Do Robins Fight To The Death?
Robins are one of Britain’s favourite birds, yet their sweet, friendly nature belies a sinister undertone. For these little redbreasts are highly territorial and aggressive with it.
Robins are one of the few species of UK birds that defend a territory all year round. In autumn when robins are controlling territories for food the size varies between 650 and 5,000 square metres. In spring males defend a much larger territory for breeding purposes; anything from 1,600 to 8,500 square metres. The exact size depends on the quality of the habitat and how many birds there are in the area. For example, in high pinewoods where there are few trees and shrubs densities can be as low as just 10 pairs per square kilometre. Low woodland where there are more trees can support up to 300 pairs per square kilometre.
Like all birds, robins need a good supply of food to see them through the winter months so controlling a territory is essential for survival. Song is an integral part of territorial defence and robins are one of the few birds to sing throughout autumn and winter to warn intruders of their presence. Both male and robins sing to defend their territories although the male’s song is more complex.
If the song is not enough to stop a rival bird entering its territory and the robin perceives it to be a threat, it will go on the attack not only against other robins but also against other species of birds that have similar diets such as dunnocks and tits. They have also been observed attacking small birds without apparent provocation, will even attack their own reflection as well as stuffed robins, red feathers, and even dead robins.
In spring the male robin’s song changes becoming bolder and brighter indicating that the song is used to also attract a mate. Male robins will become even more aggressive during this period as their levels of testosterone increase. A dispute usually starts with two or more male robins singing at each other, and they will search for a perch that shows off their red breast most effectively. For one of the things we find most endearing about robins is actually a threat colour, and another tactic they use to see off territorial intruders.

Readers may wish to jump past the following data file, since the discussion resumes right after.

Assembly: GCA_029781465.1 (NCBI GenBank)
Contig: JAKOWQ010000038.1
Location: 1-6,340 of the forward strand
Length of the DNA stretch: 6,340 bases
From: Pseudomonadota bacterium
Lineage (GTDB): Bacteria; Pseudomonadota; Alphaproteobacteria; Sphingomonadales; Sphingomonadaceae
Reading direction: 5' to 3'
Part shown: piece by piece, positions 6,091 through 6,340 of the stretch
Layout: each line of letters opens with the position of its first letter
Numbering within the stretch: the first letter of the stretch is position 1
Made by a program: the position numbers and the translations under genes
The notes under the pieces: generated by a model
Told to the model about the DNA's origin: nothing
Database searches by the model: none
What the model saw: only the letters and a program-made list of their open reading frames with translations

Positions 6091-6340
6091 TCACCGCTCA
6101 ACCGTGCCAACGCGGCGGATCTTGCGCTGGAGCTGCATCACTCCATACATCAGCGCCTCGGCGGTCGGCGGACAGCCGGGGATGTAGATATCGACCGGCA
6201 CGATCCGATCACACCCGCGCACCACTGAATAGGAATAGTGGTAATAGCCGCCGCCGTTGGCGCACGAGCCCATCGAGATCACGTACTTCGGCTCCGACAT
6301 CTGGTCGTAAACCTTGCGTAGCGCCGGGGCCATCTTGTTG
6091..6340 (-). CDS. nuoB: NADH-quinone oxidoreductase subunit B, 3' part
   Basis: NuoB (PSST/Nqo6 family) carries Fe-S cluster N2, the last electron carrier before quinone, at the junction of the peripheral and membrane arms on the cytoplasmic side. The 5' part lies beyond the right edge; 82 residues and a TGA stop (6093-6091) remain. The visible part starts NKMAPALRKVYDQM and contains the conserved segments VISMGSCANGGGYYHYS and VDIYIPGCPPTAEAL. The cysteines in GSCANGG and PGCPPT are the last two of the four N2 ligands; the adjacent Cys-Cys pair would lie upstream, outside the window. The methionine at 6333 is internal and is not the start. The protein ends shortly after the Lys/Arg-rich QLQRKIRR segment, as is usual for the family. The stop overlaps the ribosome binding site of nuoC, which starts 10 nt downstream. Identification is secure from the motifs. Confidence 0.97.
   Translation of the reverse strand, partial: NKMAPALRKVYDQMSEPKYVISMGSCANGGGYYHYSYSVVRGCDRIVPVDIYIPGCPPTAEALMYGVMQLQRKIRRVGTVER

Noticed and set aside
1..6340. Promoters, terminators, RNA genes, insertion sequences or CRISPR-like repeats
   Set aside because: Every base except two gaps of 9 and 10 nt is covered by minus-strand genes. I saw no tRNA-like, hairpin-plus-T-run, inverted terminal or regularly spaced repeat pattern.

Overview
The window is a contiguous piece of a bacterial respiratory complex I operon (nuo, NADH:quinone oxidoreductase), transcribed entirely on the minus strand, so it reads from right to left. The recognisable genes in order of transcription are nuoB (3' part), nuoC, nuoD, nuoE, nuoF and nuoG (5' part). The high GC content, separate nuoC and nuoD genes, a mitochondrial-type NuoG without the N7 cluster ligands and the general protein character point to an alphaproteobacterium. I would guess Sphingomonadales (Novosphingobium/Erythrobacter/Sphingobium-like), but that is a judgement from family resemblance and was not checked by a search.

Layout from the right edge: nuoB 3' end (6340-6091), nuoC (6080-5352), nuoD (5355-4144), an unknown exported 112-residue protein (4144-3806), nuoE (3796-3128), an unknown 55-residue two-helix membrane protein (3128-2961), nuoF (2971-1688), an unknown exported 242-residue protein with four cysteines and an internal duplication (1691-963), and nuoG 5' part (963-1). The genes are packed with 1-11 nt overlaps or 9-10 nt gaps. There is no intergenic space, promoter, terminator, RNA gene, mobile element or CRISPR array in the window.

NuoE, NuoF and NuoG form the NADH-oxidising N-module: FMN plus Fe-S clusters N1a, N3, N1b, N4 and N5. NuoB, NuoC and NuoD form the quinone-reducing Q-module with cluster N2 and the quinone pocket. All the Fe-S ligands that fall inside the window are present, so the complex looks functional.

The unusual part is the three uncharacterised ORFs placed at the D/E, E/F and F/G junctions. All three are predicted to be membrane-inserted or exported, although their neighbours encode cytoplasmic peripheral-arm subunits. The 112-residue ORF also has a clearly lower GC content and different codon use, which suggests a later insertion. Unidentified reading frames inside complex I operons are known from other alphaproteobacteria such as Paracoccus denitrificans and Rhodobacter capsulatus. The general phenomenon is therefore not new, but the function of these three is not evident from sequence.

If this posturing doesn’t cause one of the robins to back down, then they will challenge each other to a fight. Much of the fighting is for show only but sometimes it gets much more serious with a robin lashing out with its claws and pecking at its rival’s neck in an attempt to sever the spinal cord. An estimated 10% of all adult male robin deaths and 3% of female deaths are caused by other robins attacking them.
Female robins also have red breasts for the same reason males do; it is not a secondary sexual characteristic but a trigger for territorial aggression. Robins have evolved to only develop a red breast a few weeks after they have hatched. This protects juveniles from attack by adult robins including their own parents. As a male robin gets older his red breast gets slightly larger showing rivals that he has honed his survival skills well and an indication to stay well away.
A University of Southampton study found that artificial light and noise appears to have an impact on robins’ levels of aggression. Using a fake robin and recorded robin song the researchers tested how aggressively a population of robins in a city park defended their territory.
Robins that lived closed to well-lit paths and noisy roads were much less aggressive towards the fake robin than those that lived in quieter darker areas.